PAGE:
“I never really had a master plan, ever. I have a lot of ambition but don’t put too much pressure on myself. I’m happy with where I am now,” mused Elizabeth Plank, Viral Content and Social Justice Editor at Policymic, the online democratic news platform. Spoken like a true Modavanti Girl. Plank is passionate about her beliefs, honest about her opinions, and dedicated to making a difference.
What is your background? I’m from Montreal, so French is my first language. I grew up in a bilingual household, but I didn’t really lose my French accent until I studied in English at university. I went to McGill for Women’s Studies, and then got a master’s in London in Gender Studies.
Did you like London? I hated London. I moved to Brighton, which is a smaller beach town. It was much more of a California attitude. London doesn’t feel like a place full of humans; it feels like a place full of robots. New York accepts individuality. Actually, they even like you more for it.
Where do you see yourself in 10 years? I never really had a master plan…I never thought I would have a visa and work in New York and I am ecstatic about it! I worked in behavioral science for a bit. I helped a professor write a book on happiness. I worked with Nestle and Shell, redesigning their cafeterias. We wanted to see if employees would make healthier choices if we placed healthy food and drinks in more prominent places. My passions have always led me to the right place.
How did you get started at Policymic? I started at Policymic as an intern writing feminist articles, and my articles ended up getting a lot of attention. I was mentioned in the New York Times my first month there. So the Viral Content and Social Justice Editor position was eventually created for me. I really want the content to be quality and smart and meaningful.
Did you always know you wanted to be a writer? Oh, no. I didn’t even think I could write. Women often underestimate their own talents, especially with writing. I started blogging for Huffington Post while I was in London and I actually loved it. I started a petition against the proposed rule that women boxers would have to wear skirts in the Olympics and it went viral. I think it got around 60k signatures around the world. After that, I started writing for the Huff Post UK, USA, and Quebec. I started using social media because it was the only way I could reach people.
Do you believe women have stronger social media skills overall? Women dominate on social media. Digital campaigning is something women are incredible at. People, most often men, assume that Facebook and Twitter are shallow entities, but that’s just to diminish their power. Women aren’t ashamed to tap into that power.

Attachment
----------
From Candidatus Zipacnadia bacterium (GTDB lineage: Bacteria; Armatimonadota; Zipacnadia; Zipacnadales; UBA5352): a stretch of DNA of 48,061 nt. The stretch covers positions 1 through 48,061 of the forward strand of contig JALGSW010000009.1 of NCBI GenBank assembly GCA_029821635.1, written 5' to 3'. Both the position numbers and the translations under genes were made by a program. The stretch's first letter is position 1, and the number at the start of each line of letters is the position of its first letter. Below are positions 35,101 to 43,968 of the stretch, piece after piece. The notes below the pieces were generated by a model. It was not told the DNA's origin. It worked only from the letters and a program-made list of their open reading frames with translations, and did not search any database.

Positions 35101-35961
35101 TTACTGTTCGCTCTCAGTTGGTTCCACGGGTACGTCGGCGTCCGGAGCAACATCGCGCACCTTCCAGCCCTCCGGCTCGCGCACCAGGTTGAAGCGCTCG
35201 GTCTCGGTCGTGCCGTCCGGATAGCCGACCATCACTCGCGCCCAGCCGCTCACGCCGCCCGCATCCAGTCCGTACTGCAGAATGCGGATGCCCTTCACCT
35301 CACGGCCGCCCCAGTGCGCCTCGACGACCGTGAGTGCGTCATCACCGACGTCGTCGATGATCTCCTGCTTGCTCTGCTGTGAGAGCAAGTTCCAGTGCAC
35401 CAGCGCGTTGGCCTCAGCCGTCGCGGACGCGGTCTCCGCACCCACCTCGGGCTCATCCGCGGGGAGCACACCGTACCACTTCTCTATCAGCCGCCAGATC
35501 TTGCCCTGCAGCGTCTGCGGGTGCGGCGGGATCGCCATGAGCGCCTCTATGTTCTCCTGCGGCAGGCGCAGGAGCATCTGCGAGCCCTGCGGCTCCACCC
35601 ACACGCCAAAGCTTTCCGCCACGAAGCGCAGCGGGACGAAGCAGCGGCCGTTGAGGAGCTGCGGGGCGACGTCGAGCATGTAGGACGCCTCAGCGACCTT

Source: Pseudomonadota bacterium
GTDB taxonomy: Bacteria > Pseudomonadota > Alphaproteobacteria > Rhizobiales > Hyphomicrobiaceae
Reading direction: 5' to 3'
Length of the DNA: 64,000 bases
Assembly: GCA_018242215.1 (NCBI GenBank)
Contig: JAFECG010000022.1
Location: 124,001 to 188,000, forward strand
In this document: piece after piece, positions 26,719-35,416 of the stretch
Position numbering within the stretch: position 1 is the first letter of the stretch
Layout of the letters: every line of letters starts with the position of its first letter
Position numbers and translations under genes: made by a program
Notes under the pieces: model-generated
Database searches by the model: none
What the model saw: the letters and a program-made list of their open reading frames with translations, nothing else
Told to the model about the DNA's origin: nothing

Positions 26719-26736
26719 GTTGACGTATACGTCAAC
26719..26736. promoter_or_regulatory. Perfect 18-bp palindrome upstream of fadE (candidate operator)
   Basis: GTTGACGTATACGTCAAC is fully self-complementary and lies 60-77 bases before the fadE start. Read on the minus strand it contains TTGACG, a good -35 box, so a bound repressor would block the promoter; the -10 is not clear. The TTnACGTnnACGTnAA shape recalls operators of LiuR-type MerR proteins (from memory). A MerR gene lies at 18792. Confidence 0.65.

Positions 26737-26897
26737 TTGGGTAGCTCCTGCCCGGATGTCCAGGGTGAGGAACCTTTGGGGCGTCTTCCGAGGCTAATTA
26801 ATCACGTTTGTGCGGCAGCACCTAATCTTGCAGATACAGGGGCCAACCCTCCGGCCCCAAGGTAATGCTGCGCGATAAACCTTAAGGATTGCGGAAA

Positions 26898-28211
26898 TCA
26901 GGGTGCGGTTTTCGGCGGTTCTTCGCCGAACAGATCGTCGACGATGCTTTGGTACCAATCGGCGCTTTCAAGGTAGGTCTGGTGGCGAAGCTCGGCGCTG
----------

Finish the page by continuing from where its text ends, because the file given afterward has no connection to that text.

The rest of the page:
How do you define Feminism? The definition of feminism is not understood. People think feminism is elevating women at the cost of men, which is not true. When we empower women we empower everyone. We empower communities. I see feminism as a way to make the whole world better.
Do you think equality for women has advanced or regressed? I think in certain ways the world has become a more equal place. For example, feminist movements have become mainstream. In other ways, though, it has gotten worse. If you look at the media images we show women, it has gotten much worse compared to those we saw in the 1980’s, for example. Of course, it’s body image issues. But it’s also the way we talk about choice. Are so many women today really choosing to have breast implants, or do they feel like they have to?
If you could have an all-expense paid vacation anywhere…I miss my family so much, I would go back to Montreal. Or I would take my family and we would all go to Barbados.
Book recommendations… 1. Bossy Pants. Old news, but I love it. 2. Female Chauvinistic Pigs: The Rise of Raunch Culture by Ariel Levy. 3. Enlightened Sexism: The Seductive Message that Feminism’s Work is Done by Susan J. Douglas. 4. The Beauty Myth by Naomi Wolfe. 5. Switch: How To Change Things When Change is Hard by Dan and Chip Heath. 6. Nudge: Improving Decisions about Health, Wealth, and Happiness by Richard H. Thaler and Cass R. Sunstein.
Movie recommendations… Miss Representation (www.missrepresentation.org/the-film/ ) is a must see. The Business of Being Born will change everything you ever thought was true about giving birth. Plus it was created by none other than Ricky Lake. Bridesmaids is the best comedy ever and Rust and Bone was the best movie I saw this year.